Why We Will Adopt the Hard Fork of Bitcoin Cash
Bitcoin Cash will be hard forking on November 13 to fix the emergency difficulty adjustment (EDA) algorithm so that block times don't fluctuate wildly. Fixing the EDA is a good thing, but this hard fork has a number of problems:
- The Bitcoin ABC developers have not communicated to the wider Bitcoin Cash community about why this hard fork must occur on November 13. That is very short notice to require everyone in the ecosystem to update their software. If not everyone updates, for instance some exchanges or wallets, the ecosystem will be semi-broken for a period of time. Furthermore, because this occurs right before the S1X/S2X split, it creates an extra burden on exchanges and wallets to support yet another hard fork amidst the challenge of supporting the non-replay-protected S1X/S2X split.
- The Bitcoin ABC developers have not communicated to the wider Bitcoin Cash community about the details of the testing that was done and why one particular algorithm was chosen. The chosen algorithm happens to be the one proposed by Amaury Sechet, the lead developer of Bitcoin ABC. Were the other options given adequate opportunity or has Amaury Sechet biased the testing process to prefer his own algorithm? Many of the algorithms have been explained on Yours: Amaury Sechet's algorithm, Kyuupichan's algorithm, Dgenr8's algorithm, Tom Zander on the EDA, Tom Zander on Satoshi's algorithm, Tom Zander on simulations of the EDA, Tom Zander on the DAA. (Have I missed any?)
- There are at least three alternate implementations of Bitcoin Cash: Bitcoin Unlimited, Bitcoin Classic and Bitcoin XT. The new algorithm will be published on November 1. Thirteen days is a very short period of time to require other implementations to change their difficulty adjustment algorithm to match Bitcoin ABC's. This is more than just "updating software" - this involves writing and testing sensitive code which must be exactly correct or the software will fail.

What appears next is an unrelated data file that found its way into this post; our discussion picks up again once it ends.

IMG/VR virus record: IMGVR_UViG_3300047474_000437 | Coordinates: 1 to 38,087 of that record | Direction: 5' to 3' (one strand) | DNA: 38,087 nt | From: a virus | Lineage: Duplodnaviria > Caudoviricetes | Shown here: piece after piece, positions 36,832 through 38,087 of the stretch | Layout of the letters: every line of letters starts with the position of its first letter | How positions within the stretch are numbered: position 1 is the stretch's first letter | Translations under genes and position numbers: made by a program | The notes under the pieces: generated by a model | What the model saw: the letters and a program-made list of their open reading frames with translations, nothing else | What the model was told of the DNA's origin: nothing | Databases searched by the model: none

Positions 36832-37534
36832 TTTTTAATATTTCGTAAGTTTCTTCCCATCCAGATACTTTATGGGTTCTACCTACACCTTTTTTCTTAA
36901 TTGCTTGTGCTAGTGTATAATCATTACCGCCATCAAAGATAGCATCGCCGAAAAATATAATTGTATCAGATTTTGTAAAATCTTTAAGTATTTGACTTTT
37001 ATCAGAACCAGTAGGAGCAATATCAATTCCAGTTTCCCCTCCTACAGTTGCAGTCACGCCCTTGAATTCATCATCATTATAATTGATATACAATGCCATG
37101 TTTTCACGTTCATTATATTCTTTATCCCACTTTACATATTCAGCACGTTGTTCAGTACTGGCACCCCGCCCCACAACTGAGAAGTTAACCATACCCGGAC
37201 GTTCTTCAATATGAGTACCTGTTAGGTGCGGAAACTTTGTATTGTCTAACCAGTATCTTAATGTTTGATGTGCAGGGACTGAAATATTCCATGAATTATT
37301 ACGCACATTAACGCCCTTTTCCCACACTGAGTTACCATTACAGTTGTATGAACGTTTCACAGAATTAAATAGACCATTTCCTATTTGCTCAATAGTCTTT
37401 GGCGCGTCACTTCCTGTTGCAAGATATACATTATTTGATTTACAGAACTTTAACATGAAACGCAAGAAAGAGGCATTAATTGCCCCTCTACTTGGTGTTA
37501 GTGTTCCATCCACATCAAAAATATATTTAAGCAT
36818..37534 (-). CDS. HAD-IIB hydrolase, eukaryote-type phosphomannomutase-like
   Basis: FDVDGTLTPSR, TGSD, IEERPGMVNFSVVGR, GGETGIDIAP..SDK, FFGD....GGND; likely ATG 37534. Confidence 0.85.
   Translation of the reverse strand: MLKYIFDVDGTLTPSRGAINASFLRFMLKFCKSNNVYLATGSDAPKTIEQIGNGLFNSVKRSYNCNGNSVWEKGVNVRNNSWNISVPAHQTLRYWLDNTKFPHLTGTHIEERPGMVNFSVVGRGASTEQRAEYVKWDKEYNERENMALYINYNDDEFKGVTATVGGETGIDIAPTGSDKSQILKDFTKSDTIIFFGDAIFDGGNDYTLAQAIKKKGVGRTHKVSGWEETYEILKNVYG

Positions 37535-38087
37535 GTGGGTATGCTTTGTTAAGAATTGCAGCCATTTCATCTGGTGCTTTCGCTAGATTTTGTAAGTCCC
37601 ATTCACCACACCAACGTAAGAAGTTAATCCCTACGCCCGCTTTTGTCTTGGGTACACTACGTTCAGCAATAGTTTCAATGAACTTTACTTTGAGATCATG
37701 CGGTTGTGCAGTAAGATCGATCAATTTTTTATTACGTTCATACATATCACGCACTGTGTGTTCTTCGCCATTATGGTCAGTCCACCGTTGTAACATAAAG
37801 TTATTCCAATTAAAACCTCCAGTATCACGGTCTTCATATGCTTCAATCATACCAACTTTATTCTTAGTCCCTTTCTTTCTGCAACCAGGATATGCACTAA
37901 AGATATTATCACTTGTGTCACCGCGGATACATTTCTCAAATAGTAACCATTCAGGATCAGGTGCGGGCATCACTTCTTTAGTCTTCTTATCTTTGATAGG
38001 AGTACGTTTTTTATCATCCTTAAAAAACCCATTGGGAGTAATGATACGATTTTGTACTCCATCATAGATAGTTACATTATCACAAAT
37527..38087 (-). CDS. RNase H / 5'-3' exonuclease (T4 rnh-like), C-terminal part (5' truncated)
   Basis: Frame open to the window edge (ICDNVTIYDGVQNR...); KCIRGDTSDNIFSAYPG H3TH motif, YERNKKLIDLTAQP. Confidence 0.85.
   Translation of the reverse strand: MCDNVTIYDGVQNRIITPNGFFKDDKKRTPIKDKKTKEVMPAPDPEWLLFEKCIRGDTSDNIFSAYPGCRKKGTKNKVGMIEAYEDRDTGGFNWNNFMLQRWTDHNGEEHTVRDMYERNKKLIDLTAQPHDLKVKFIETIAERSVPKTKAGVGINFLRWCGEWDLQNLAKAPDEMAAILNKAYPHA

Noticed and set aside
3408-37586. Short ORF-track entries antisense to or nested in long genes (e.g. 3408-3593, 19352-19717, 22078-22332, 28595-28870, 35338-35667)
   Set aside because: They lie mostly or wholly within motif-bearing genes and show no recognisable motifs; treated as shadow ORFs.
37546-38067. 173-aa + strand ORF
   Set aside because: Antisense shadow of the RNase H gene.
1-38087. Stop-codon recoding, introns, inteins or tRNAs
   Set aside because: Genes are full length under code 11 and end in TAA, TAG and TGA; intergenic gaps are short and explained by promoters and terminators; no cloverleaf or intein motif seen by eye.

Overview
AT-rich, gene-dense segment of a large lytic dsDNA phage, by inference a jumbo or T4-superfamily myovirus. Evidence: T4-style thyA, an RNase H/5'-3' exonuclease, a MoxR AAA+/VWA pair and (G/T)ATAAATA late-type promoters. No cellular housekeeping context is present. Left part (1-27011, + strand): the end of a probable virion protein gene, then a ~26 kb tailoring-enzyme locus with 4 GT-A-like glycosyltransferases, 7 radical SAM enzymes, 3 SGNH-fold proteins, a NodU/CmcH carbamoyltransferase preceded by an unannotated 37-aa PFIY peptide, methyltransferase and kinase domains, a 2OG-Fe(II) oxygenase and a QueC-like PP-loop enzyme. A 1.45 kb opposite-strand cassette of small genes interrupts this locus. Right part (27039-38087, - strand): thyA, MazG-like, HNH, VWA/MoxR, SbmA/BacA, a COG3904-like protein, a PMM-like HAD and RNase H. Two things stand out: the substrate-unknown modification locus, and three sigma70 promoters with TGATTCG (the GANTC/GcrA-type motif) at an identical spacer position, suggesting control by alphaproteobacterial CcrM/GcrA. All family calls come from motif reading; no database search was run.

However, even with all these issues, Yours will adopt the new hard fork for the following reasons:
- Fixing the EDA soon is a good idea and will make the user experience on Yours better.
- For Yours, two weeks is sufficient time to update our software. We use Trezor's fork of bitcore to access the Bitcoin Cash blockchain. This runs a Bitcoin ABC binary. To update, we will need to spool up a new bitcore node with a new Bitcoin ABC binary. We estimate this will take a couple of hours of effort plus a day or so to sync. We will run the new node in parallel, and assuming the hard fork goes through as planned, we will update one line of code in our app to use the new node.
- Requiring unanimous developer consensus is unrealistic and is exactly the reason why Bitcoin has been hamstrung by infighting for several years and why Bitcoin Cash was created in the first place. We welcome a new world where important problems can be fixed with a hard fork in a short period of time without unanimous agreement.
- Miners want to win: They will investigate the software and algorithm to an extent they believe appropriate to determine whether mining this chain is in their best interest. We want miners to profit from Bitcoin Cash so that they continue to be incentivized to secure the chain. We will use the fork that miners prefer.
- Even if there are some problems with this hard fork, for instance if insufficient testing leads to unexpected changes in mining profitability, by demonstrating an ability to hard fork quickly, Bitcoin Cash will probably be able to fix any new problems on short notice as well.
- Other implementations are free to propose their own changes and can either update their software to match Bitcoin ABC or they can fork to a new chain. The implementations are in a competitive market and it is not a given that all of them will continue to be useful to businesses and users. If the alternate implementations have a better plan, the community is free to pick whichever plan they prefer. Our prediction is that Bitcoin ABC's plan will probably become the main chain due to their close ties with miners.
Finally, some thoughts on how this could be done more smoothly in the future:
- Although developer consensus is not a requirement, it is preferred. Hopefully future hard forks can mature over a longer period of time to achieve agreement amongst the entire community about the correct path forward.
- There should be better communication channels for businesses and users to know when they need to update their software.
- Two weeks may or may not be enough time for the ecosystem to update. If this is too short, we will find out when some exchanges or wallets don't update in time.
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